Red Light Therapy & Fat Loss – Body Balance System Online

Red Light Therapy & Fat Loss

Near-infrared and Red Light Therapy are credited with having removed as much as 3.5 to 5.17 inches off waist and hip circumference by reducing the fat mass layer in just four weeks of use. Further, in a study of 86 individuals using Red Light Therapy at 635nm for 20 minutes every-other-day for two weeks, participants lost 2.99 inches across all body parts in 14 days of Red Light Therapy. Red/NIR light therapy is reputed to be even more effective when combined with exercise.

Additional research shows near-infrared light therapy can dramatically enhance — nearly double — fat loss from exercise, as compared to people doing just the exercise routine without the NIR light therapy.

The Correct Therapeutic Wavelengths to Achieve Fat Loss Results

When choosing the right near-infrared and red-light therapy light device, you want to select a device that’s reliable over time, is well-manufactured, well-warrantied and offers the correct wavelengths at the right power density over a large area.

Wavelength and Power Density

The two wavelengths within the optimal healing spectrum are 630-680nm ((red light) and 800 to 880nm (near-infrared.) All light wavelengths above 1000nm will produce heat.

Red Light Therapy Devices Do Not Emit Harmful Heat

Bulbs that use wavelengths above 1000nm cannot be applied close to the body for extended periods. For this reason, red light therapy devices use LED lights, so that only the most therapeutic wavelengths that do not emit any heat can be used.

The fact that red light therapy devices do not emit any heat is advantageous, as a lot more red light can be applied to the body for longer periods of time, without overheating the body in the process.

The Power Density Factor

Power density is an essential factor for red light to achieve the intended effect.

Calculating proper power density requires consideration of the wattage of the light and properties of the treatment area at close range.

High-powered devices, such as the Body Balance System Ultimate Zero Gravity Bed, deliver 95mW/cm2, resulting in a very beneficial treatment scenario.

Having a high-power light that is also large enough in size allows you to treat large areas of your body at once in just a few minutes. You can treat an area like the face, the whole torso or legs, or even do multiple parts of the body and effectively, the entire body, in just a few minutes!

Light Emitting Diodes

During the last four decades, technical progress in the field of light-emitting diodes (LEDs) has been remarkable. State-of-the-art LEDs are small, rugged, reliable, bright, and efficient.

LEDs were discovered by accident in 1907.  They became forgotten only to be rediscovered in the 1920s and again in the 1950s.  In the 1960s, three research groups, one working at General Electric Corporation, one at MIT Lincoln Laboratories, and one at IBM Corporation, pursued the demonstration of the semiconductor laser.  The first viable LEDs were by-products in this pursuit.  LEDs have become amazing devices in their own right and today possibly are the most versatile light sources available to the world.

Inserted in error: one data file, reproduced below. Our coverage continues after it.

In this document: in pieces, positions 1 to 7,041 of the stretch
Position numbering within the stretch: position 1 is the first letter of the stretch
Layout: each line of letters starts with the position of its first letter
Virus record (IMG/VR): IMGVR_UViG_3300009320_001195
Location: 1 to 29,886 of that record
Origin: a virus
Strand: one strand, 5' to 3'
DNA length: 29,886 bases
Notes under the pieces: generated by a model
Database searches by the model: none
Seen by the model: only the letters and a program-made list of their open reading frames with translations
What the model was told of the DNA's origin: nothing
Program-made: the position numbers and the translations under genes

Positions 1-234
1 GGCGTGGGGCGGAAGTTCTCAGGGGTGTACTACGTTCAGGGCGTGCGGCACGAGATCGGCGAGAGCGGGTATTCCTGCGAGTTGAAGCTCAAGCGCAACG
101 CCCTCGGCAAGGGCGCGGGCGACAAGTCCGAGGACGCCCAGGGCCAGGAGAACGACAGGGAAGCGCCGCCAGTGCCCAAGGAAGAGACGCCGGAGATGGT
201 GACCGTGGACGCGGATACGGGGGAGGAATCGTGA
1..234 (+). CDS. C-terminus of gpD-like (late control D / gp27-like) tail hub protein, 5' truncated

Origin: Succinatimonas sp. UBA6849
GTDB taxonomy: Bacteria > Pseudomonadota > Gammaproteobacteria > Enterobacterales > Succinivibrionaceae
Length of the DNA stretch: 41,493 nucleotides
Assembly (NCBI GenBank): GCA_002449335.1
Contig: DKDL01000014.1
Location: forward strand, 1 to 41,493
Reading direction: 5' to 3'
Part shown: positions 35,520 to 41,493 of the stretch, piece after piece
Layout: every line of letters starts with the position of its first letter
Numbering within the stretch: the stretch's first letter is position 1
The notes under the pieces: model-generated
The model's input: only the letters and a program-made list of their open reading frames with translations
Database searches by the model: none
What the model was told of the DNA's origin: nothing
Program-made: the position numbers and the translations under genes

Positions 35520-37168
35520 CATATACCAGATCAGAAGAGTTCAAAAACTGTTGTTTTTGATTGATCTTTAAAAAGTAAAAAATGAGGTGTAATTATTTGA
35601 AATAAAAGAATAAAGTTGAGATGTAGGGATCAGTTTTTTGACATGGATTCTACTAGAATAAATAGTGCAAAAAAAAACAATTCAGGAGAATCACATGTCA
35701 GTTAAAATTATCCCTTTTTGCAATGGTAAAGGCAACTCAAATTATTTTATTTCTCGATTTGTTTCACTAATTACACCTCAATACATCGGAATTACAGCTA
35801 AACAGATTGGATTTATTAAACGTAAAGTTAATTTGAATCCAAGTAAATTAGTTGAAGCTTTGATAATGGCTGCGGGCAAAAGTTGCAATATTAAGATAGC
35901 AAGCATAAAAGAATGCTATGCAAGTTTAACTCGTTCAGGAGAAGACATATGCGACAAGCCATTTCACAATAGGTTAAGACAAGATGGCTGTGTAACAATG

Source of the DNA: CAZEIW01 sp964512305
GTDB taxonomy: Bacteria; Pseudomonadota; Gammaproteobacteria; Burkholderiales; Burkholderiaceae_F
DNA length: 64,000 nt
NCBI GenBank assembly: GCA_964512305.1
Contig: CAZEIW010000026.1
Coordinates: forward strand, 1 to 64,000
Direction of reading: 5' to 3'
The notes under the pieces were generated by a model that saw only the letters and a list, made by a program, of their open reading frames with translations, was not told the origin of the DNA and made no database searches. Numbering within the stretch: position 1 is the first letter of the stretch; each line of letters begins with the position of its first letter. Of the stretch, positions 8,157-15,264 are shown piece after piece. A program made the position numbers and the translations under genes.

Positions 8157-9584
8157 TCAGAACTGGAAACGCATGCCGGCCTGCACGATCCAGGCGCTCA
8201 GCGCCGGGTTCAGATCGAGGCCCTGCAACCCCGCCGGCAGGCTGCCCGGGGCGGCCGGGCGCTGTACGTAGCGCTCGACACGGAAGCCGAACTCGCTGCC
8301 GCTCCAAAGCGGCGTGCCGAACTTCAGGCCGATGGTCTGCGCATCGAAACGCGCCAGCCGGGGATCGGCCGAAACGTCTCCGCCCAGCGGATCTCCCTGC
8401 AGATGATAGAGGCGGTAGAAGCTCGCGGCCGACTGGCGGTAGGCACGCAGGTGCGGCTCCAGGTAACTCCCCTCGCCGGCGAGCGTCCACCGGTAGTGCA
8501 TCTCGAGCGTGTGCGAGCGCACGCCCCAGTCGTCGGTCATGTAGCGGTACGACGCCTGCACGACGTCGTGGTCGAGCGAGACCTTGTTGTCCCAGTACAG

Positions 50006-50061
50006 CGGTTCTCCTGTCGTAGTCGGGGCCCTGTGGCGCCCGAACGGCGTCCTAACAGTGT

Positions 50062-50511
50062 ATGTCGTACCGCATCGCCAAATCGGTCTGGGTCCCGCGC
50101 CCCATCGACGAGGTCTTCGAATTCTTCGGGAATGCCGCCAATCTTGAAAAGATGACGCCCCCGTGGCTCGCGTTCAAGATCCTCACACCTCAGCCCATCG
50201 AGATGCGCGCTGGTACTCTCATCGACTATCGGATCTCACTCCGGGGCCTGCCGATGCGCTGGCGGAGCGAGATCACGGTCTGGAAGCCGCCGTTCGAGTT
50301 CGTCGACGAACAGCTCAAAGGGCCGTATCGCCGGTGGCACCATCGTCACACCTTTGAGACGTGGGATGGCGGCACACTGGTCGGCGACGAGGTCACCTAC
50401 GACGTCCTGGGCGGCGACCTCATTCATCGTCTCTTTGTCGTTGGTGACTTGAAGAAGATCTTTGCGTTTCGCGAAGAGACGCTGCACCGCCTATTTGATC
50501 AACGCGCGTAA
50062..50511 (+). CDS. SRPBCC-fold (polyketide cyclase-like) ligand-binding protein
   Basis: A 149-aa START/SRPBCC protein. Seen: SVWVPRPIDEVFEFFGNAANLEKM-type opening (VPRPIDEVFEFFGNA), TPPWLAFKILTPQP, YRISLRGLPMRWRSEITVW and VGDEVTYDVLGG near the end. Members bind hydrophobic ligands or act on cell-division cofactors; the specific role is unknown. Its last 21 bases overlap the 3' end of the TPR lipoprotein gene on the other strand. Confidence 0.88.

Differences between LED and Laser

LED is a non-coherent light

LED has a narrow band of monochromatic color

LED has a specific wavelength (635 nm red and 880 nm IR)

 

The Laser is coherent light

The Laser is pure monochromatic

The Laser has a single specific wavelength

Light Bulb is diffused light, multi-directional

Light Bulb is polychromatic white light with multiple wavelengths

Wavelength

Wavelength is measured in nanometers.  These settings in the LED probes cannot be changed.  Our Red Light LED probes to have a wavelength of 635 nm.  Our Infra-Red Light LED probes have a wavelength of 880 nm.

These wavelengths are readily absorbed by the mitochondria and therefore are potentially stimulatory.

They are an excellent source of stimulation for a range of growth factors.

Most importantly, these wavelengths target the cell membrane and allow the release of fat from the cells.

 

Where’s the Fat?

Adipose or fatty tissue is the body’s means of storing metabolic energy over extended periods.

Depending on the current physiological condition, adipocytes store fat derived from the diet and liver metabolism or degrades stored fat to supply fatty acids and glycerol to the circulation.

These metabolic activities are regulated by several hormones (i.e., insulin, glucagon, and epinephrine.)

The location of the adipose tissue determines its metabolic profile: “Visceral Fat” is located within the abdominal wall

 (i.e., beneath the wall of the abdominal muscle) whereas “Subcutaneous Fat” is located beneath the skin and includes fat that is located in the abdominal area beneath the skin but above the abdominal muscle wall.

Where Does The Fat Go?

Where does the Glycerol Go?

The liberated Glycerol is not utilized again for triglyceride synthesis, it can diffuse rapidly into the blood and once passed into the blood and once passed into circulation undergoes a dilution process.  Glycerol will diffuse widely and rapidly throughout the total body water, disappears from the bloodstream, and appears in the urine.  The rate of turnover (and the metabolic disappearance of Glycerol from the plasma) is estimated to be about thirty minutes.  Glycerol is rapidly excreted in the urine. 

Additionally, after being released from the adipose tissue, Glycerol is passed through the bloodstream for a return to the liver for conversion into the useful energy source of Glucose.